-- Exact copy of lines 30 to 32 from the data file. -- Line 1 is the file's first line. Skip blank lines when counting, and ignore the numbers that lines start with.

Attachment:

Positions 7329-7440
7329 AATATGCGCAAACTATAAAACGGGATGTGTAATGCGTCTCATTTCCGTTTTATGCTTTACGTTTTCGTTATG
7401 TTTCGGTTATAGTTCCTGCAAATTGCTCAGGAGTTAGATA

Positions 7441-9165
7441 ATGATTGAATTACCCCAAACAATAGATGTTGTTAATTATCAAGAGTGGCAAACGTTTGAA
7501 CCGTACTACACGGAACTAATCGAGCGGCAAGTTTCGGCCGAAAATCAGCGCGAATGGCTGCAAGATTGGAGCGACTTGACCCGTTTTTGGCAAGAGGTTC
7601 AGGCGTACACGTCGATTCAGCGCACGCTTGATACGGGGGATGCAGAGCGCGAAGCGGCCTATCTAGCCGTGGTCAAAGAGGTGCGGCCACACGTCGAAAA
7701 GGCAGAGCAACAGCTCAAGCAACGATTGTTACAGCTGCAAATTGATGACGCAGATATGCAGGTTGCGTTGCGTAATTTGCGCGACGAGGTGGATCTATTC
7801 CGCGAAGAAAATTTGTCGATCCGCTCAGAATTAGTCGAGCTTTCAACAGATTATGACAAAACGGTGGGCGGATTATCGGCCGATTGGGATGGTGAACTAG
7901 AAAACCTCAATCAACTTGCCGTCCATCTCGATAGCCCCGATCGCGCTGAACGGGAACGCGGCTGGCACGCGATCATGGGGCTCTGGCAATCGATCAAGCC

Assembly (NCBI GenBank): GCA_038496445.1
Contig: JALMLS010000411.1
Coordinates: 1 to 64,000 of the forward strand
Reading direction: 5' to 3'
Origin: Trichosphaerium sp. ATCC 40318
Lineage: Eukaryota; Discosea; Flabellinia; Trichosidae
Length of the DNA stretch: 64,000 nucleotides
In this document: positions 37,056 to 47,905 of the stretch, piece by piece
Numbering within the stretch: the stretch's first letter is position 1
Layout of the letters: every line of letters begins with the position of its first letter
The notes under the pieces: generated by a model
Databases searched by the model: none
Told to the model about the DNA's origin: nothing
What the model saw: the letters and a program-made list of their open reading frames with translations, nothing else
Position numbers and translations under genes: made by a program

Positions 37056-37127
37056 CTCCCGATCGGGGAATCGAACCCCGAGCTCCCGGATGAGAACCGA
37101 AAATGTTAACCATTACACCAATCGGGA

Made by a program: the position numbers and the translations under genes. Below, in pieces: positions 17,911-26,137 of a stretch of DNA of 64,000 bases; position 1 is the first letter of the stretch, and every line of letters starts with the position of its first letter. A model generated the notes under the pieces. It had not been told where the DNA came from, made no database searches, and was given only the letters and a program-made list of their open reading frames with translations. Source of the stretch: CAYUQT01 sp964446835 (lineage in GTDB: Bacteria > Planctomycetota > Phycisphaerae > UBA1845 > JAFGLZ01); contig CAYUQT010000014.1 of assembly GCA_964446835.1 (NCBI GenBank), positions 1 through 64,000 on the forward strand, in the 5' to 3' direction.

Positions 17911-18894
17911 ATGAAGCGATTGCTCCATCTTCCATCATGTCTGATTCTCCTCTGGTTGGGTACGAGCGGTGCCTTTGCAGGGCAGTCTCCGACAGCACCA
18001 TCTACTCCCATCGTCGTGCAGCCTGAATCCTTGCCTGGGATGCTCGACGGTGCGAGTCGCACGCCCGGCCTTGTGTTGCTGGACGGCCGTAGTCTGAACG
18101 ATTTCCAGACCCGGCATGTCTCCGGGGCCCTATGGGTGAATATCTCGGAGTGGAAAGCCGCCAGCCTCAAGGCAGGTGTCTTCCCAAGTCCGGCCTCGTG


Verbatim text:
Positions 17911-18894
17911 ATGAAGCGATTGCTCCATCTTCCATCATGTCTGATTCTCCTCTGGTTGGGTACGAGCGGTGCCTTTGCAGGGCAGTCTCCGACAGCACCA
18001 TCTACTCCCATCGTCGTGCAGCCTGAATCCTTGCCTGGGATGCTCGACGGTGCGAGTCGCACGCCCGGCCTTGTGTTGCTGGACGGCCGTAGTCTGAACG